IT security firm Trustwave has been sued by a Las Vegas-based casino operator for conducting an allegedly “woefully inadequate” investigation following a network breach of the casino operator’s system.
Affinity Gaming, an operator of 5 casinos in Nevada and 6 elsewhere in the United States, has questioned Trustwave’s investigation for failing to shut down breach that directly resulted in the theft of credit card data, allowing credit card thieves to maintain their foothold during the investigation period.
The lawsuit, filed in the US District Court in Nevada, is one of the first cases of its kind where a client challenges a cyber security firm over the quality of its investigation following a hacking attack.
Casino Sued an IT Security Firm
Affinity Gaming said it hired Trustwave in late 2013 to analyze and clean up computer network intrusions that allowed attackers to obtain its customers’ credit card data.
It was reported that the details on more than 300,000 credit cards used by customers in Affinity’s restaurants and hotels were accessed by cyber crooks who compromised its systems.
A report submitted by Trustwave in mid-January 2014 noted that the security firm had:
- Identified the source of the data breach
- Contained the malware responsible for the incident
However, more than a year later after the casino operator was hit by a second payment card breach, Affinity allegedly learned from Trustwave’s competing cybersecurity firm, Mandiant, that themalware had never been fully removed.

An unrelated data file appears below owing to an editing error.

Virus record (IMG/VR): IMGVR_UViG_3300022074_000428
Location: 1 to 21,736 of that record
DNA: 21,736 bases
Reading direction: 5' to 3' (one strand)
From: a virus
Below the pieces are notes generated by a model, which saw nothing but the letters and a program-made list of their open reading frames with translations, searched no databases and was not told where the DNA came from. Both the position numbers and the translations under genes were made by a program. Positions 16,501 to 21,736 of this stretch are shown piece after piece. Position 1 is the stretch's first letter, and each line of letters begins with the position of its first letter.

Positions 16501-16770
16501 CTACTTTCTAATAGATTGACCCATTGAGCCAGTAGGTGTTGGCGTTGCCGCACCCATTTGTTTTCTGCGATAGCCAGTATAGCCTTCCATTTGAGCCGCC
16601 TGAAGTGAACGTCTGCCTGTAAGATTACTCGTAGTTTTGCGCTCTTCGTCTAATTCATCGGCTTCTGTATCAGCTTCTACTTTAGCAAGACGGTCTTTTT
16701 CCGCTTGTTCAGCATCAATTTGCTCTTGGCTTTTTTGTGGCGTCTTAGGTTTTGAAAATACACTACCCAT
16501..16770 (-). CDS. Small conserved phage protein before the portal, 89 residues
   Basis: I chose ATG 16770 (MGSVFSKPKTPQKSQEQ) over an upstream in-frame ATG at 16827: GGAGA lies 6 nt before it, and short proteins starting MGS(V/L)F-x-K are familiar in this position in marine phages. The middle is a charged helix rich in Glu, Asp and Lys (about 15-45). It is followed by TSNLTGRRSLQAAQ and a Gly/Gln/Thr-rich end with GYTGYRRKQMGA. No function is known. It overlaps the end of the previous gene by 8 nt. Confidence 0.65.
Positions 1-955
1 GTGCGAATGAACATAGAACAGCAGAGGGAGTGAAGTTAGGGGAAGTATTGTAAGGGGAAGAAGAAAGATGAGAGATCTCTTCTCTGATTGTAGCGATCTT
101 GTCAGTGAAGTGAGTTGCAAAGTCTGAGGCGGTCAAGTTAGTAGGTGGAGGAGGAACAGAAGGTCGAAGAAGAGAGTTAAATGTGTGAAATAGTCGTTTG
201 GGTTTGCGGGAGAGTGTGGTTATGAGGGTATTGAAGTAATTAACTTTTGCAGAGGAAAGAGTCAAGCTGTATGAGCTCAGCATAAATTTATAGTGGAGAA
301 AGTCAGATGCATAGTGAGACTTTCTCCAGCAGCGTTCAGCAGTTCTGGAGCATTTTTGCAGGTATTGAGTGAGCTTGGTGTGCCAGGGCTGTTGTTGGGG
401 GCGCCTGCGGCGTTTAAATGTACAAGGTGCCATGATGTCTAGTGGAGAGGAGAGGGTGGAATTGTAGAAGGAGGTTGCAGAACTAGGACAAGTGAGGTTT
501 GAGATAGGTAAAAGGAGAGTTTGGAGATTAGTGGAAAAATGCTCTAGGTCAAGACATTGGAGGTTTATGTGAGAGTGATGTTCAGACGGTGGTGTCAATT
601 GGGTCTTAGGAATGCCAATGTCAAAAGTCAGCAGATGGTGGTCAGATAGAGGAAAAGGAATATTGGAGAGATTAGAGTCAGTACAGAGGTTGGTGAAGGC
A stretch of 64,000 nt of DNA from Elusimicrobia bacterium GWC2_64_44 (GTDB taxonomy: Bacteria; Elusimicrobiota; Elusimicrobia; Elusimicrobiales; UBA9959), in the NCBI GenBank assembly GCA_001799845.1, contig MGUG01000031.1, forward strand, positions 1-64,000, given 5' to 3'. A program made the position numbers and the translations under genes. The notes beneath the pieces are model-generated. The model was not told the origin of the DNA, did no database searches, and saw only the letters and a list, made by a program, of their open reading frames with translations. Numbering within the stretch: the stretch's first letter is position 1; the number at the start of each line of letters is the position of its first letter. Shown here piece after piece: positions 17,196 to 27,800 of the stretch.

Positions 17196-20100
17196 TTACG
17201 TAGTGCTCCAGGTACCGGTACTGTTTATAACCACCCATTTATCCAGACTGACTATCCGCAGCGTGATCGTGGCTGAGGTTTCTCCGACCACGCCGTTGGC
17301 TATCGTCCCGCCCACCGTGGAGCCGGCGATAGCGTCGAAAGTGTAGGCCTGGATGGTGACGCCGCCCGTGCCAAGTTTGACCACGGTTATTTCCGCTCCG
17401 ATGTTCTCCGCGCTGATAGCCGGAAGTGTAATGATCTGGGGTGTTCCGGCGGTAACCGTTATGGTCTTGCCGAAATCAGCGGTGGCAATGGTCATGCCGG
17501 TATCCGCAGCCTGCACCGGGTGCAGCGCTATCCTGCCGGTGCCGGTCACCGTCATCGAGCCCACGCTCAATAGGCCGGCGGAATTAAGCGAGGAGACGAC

The Lawsuit Filed by the Casino Operator
Here’s what Affinity claimed in its lawsuit filed
at the end of December in the US district court of Nevada:
Hiring a firm with the proper data breach response expertise, such as Trustwave held itself out to be, was of paramount importance for Affinity Gaming…Affinity isn’t an IT security firm and lacks the level of expertise.
With respect to the apparent data breach, Affinity Gaming was wholly dependent on and subordinate in terms of its understanding, knowledge, and capabilities, to Trustwave, relying on [it] to diagnose, investigate, and prescribe appropriate measures to address.
Mandiant’s forthright and thorough investigation concluded that Trustwave’s representations were untrue, and Trustwave’s prior work was woefully inadequate. In reality, Trustwave lied when it claimed that its so-called investigation would diagnose and help remedy the data breach when it represented that the data breach was “contained,” and when it claimed that the recommendations it was offering would address the data breach. Trustwave…failed to identify the means by which the attacker had breached Affinity Gaming’s data security. Thus, Trustwave could not in good faith have made the foregoing representations to Affinity Gaming.
However, Trustwave denies any wrongdoing. A Trustwave spokesperson told
the Financial Times (FT) on Friday, “We dispute and disagree with the allegations in the lawsuit and we will defend ourselves vigorously in court.”
Affinity Gaming is seeking a minimum of $100,000 in damages from Trustwave.